Jürgen Klopp proven right as Luis Díaz value clear amid alarming Mohamed Salah Liverpool decline
The Liverpool midfield has come under scrutiny of late, but Jürgen Klopp has shifted the blame — correctly, it turns out. Mohamed Salah is among the strugglers.
For the whole game I thought we didn’t win enough challenges, to be honest,” Liverpool manager Jürgen Klopp said after watching a near-full strength side draw 2-2 with a struggling, much-changed Wolves team in the third round of the FA Cup.
“There are a lot of situations where I thought they win a challenge and all of sudden we are completely open; we had two or three players in the challenge moving to the ball and when you are there, fine, you have to win the ball,” he explained (via LFC). “If you don’t do that and they can get out then it looks like, ‘Where are they’?'”
Klopp, of course, was focused on the 90 minutes that had just played out, which saw goals from Mohamed Salah and Darwin Núñez at least earn a replay. But do his comments here point to a wider issue with this porous Liverpool side?
To find out, we look at the ground duel success percentage of Liverpool players in the Premier League this season (with a minimum of 450 minutes or five full matches played) and compare it to their record in the 92-point side of 2021/22.
A duel, it’s worth noting, is defined by Opta as a 50-50 contest between two players of opposing sides in the match. They can be contested aerially or on the turf.
This doesn’t offer a complete picture of a player’s defensive contribution, of course, but it is doubtless a large part of it.
Trent Alexander-Arnold 44% 53.45%
Joël Matip 68.04% 69.96%
Joe Gomez 51.61% 63.04%
Virgil van Dijk 61.22% 64.71%
Andy Robertson 49.57% 39.22%
There are a couple of shocks within the defensive ranks. Trent Alexander-Arnold endured one of the trickiest spells of his Liverpool career in the first phase of the season, with his defensive woes discussed extensively across the English footballing landscape, but his success rate has actually improved markedly.
Likewise, it’s been argued that center-back Virgil van Dijk is in decline based on some uncharacteristic errors, but he’s prevailing in more of his 50/50s too.
Though most would likely name Andy Robertson as the Reds’ best performing defender this season, his numbers have dropped alarmingly as it turns out. Perhaps his strong attacking contribution — he leads the squad for assists with eight — has disguised his failings up against the opposition’s winger.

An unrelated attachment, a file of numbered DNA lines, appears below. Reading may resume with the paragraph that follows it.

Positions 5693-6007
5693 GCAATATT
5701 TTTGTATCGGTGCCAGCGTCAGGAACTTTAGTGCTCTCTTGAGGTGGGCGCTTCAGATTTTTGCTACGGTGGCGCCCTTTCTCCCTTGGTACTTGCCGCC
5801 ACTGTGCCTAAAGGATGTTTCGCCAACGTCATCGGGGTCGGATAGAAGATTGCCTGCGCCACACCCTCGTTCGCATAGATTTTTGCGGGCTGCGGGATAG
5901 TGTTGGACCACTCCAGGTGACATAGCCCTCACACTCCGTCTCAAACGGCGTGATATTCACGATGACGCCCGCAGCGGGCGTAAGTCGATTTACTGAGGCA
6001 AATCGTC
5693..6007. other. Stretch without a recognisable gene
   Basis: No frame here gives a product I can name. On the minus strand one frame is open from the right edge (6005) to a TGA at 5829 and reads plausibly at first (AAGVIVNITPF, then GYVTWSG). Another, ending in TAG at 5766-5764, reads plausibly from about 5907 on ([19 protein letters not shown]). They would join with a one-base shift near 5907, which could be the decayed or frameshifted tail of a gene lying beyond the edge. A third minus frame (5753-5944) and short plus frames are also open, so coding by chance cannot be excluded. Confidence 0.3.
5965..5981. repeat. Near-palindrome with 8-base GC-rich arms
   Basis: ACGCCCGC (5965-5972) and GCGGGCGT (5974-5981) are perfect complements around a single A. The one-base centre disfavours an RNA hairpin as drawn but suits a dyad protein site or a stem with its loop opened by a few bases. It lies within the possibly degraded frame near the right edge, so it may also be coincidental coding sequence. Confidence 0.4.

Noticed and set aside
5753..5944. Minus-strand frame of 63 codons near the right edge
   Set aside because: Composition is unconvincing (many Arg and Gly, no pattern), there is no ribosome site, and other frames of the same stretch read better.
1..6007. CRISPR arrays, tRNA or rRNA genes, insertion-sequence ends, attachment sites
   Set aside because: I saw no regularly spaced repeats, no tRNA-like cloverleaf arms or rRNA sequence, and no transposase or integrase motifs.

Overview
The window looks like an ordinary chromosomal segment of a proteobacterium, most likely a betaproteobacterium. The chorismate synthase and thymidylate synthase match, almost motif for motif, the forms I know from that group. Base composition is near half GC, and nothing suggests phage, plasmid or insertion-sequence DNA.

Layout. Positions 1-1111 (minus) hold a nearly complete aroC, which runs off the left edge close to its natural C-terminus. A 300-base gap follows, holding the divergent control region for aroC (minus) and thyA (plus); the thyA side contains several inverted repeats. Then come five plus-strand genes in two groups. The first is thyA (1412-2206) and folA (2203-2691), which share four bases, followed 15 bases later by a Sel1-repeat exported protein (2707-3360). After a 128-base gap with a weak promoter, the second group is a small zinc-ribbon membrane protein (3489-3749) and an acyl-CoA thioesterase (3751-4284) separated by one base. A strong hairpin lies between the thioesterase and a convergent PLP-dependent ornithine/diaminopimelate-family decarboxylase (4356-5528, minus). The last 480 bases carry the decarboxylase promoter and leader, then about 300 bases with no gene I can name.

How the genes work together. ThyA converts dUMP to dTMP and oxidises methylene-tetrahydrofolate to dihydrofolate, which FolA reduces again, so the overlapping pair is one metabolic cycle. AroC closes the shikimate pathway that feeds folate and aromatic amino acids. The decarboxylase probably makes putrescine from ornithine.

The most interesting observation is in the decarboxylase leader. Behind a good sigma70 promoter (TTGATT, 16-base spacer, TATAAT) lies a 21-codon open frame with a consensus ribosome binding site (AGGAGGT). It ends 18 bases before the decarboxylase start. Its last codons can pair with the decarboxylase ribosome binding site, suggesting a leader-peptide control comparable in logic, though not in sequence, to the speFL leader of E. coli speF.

Fabinho 44.92% 52.44%
Jordan Henderson 46.09% 50%
Harvey Elliott 44% 46.81%
Thiago 51.61% 66%
James Milner 51.16% 45.45%
Even more surprising than the predominant upward trend in the defenders is the improvement in midfield, the area widely considered Liverpool’s greatest weakness.
Alongside Van Dijk and Alexander-Arnold, Fabinho has faced the most criticism this season, with some suggesting that he’s entered his decline. And yet, he’s winning the majority of his ground duels, a considerable upturn on last season. The figures may challenge the narratives around Jordan Henderson too.
Harvey Elliott has also fared better but the sample size from last season is admittedly small, and 46.81 per cent still isn’t good enough.
Finally, the data serves to illustrate the value of Thiago, who boasts the second-best success rate in the entire squad, and the waning powers of 37-year-old James Milner.
Mohamed Salah 34.57% 28.46%
Roberto Firmino 43.4% 39.06%
Darwin Núñez 45.56%* 37.78%
*For Benfica in the Primeira Liga
Prior to the game against Wolves, Klopp sought to deflect the attention on his midfield by pointing out the need to defend as a team (via This is Anfield).
It all starts at the front, and Liverpool’s attackers have been lacking in this regard. The players in question may have the inclination to press but they’re being bypassed far too easily. Salah and Roberto Firmino have both dipped significantly compared to last season, while Núñez is behind on his Benfica numbers.
The importance of Luis Díaz is once again evident — his pre-injury numbers were virtually identical to last season and by far the highest in the forward ranks.
The present mess at Anfield is the result of a collective failure and the reality is that only a collective improvement will lift the club from the mire. In this particular department, the onus is on Salah and the rest of the attackers, who have largely been spared criticism, to raise their game.